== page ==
After The Second Shift originally appeared in 1989, an earthquake hit the San Francisco Bay Area where we live. My birthday fol­lowed soon afterward. My husband, who is both a journalist and an irrepressible practical joker, surprised me by writing and print­ing a mock edition of the scandal-laden National Enquirer, A ban­ner headline read hochschild blamed for frisco quake! angry seismologists accuse Berkeley prof. Another story read, UFOS

CAN DO HOUSEWORK, ASTONISHING NEW SOLUTION, BUT PROF.

denies all. And in small print at the very top of the page, soc

PROF S HUBBY TELLS ALL: “SHE WONT LET ME LIFT A FINGER IN THE KITCHEN!”

You cant always believe what you read in The National Enquirer, of course. But the book did shake up readers because it described the powerful impact of a real earthquake—the massive influx of women into paid work—on marriage. Women changed rapidly but the jobs, they went out to and the men they came home to have not changed—or not so much. So marriage has become a shock absorber of tensions borne by this “stalled revolution.”

In a society marked by individualism it is common to interpret societal contradictions as matters, of clashing personality (“Hes so selfish,” “Shes so anxious”) and trivial issues (“What’s an un­washed dish?”). But when millions of couples are having similar conversations over who does what at home, it can help to under­stand just what’s going on outside marriage that’s affecting what

goes on inside it. Without that understanding, we can simply continue to adjust to strains of a stalled revolution, take them as “normal,” and wonder why its so hard these days to make a mar­riage work.

After The Second Shift was published, I talked informally to many readers and in the 1990s conducted interviews with more working couples at a Fortune 500 company for The Time Bind, the following book. Based on these talks I began to conclude that the basic dilemma—how to divide the work of raising a family and making a home—remains, that peoples ways of addressing it are extraordinarily various, but that, in addition, the basic con­tours of this dilemma are now undergoing a subtle but important change.

Among the variety of responses I encountered, one reader, Shawn Dickinson Finley, wrote a poem about one finding in this book, for The Dallas Morning News:

Weekends come. Td like to relax.

But heys tired of work and needs to crash.

So take care of everything, would you dear?

While he watches TV and drinks lots of beer.

At last Tm through—Tm finally done.

So good night. I have to run

And hit the pillow and dream a dream,

Of the 18 percent who help to clean.

In New York, an imaginative bride and groom made up mar­riage vows designed to avoid Finleys dilemma. “I vow to cook dinners for Dhora,” the groom said, before a stunned and de­lighted gathering of family and friends. And with a twinkle, the bride replied, “And I promise to eat what Oran cooks.”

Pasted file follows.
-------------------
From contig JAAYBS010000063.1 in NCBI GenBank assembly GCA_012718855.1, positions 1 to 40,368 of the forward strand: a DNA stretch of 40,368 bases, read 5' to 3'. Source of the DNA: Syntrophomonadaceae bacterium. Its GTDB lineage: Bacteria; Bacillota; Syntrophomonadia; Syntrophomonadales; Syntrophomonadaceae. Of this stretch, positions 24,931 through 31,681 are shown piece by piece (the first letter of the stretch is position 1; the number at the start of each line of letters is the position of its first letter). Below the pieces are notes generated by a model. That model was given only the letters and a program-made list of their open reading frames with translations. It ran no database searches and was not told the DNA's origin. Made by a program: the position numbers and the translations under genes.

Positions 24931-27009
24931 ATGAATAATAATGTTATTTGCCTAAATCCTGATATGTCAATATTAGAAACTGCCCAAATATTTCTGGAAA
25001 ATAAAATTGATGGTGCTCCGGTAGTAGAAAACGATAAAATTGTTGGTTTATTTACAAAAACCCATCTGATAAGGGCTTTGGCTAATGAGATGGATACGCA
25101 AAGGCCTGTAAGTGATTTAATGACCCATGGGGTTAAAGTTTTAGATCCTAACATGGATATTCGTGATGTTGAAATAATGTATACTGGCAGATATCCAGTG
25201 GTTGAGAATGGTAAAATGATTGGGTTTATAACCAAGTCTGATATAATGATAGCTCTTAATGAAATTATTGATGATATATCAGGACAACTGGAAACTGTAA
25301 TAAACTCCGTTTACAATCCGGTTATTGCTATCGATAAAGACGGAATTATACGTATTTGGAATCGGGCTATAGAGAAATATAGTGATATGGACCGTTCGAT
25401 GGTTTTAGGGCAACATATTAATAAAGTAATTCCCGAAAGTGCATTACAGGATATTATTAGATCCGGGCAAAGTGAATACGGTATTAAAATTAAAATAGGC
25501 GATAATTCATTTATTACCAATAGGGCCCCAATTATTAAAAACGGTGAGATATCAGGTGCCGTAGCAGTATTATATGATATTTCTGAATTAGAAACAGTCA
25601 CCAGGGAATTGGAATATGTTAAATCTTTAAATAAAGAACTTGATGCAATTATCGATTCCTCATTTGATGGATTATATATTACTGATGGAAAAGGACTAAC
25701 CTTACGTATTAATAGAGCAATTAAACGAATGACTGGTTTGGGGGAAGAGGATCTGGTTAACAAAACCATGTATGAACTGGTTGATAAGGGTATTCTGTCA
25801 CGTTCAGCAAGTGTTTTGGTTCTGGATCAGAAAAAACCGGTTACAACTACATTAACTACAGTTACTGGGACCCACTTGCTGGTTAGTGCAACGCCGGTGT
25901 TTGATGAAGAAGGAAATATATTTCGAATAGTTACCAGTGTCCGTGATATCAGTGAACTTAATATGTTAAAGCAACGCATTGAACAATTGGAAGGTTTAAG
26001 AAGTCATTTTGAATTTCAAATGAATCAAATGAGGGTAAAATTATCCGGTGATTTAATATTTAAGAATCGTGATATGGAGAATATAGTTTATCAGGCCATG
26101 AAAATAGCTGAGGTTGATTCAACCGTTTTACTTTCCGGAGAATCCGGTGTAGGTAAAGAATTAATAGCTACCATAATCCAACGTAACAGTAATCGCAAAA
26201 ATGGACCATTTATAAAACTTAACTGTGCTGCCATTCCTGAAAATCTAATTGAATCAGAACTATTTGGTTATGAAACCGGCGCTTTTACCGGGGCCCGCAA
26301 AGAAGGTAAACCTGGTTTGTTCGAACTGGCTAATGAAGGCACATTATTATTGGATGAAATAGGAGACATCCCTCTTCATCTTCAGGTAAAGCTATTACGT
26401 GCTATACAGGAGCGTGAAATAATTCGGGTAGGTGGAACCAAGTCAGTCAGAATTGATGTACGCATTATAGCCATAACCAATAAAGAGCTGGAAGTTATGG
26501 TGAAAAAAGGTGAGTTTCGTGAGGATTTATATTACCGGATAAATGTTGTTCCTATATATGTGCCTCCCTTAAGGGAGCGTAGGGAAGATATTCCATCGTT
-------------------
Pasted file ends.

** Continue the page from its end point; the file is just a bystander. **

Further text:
Other couples had become more seriously locked in an an­guished struggle, not for time to relax but for time to work. One young Latino father of a two-year-old child explained, “My wife and I both work at low-paying jobs we love and believe in. [He

worked for a human rights organization and she worked for an environmental group.] And we cant afford a maid. We love Julio but he’s two and he’s a handful. I do a lot with him, which I love. [Here his voice was soft, and slow.] But its tough because my wife and I have no time for a marriage. It makes me think the un­thinkable [Here his voice quavered.]: should we have had Julio?” It made me uneasy to discover, too, a few marital struggles in which my book was used as ammunition. One working mother left xeroxed pages from the chapter on Nancy and Evan Holt on her refrigerator door. When her husband failed to notice, she placed the pages on the pillow of their bed. As she recounted, “He finally read about how Nancy Holt did all the housework and child care and expressed her resentment for doing so by excluding her husband from the love nest she made for herself and their child. The parallels began to hit him the way they had me.”

I was sad to learn about what some people imagined as solutions to their struggles. One woman declared, with straightened shoul­ders and hands on hips, “The house is a mess. Its a pit. That’s my solution.” Another woman proudly responded to her husband’s re­fusal to help at home by making meals for herself but not for him. Through clenched jaws, yet another woman described building second-shift requirements into her prenuptial agreement. If women are that upset and that armed, I wonder if these apparent “solutions” haven’t become yet another problem. I wonder whether a deeper solution to the problem of the second shift doesn’t require a roll­back of national work hours, paid parental leave, family-friendly workplace policies that people actually use, and a major cultural shift—a “second” shift toward value on care.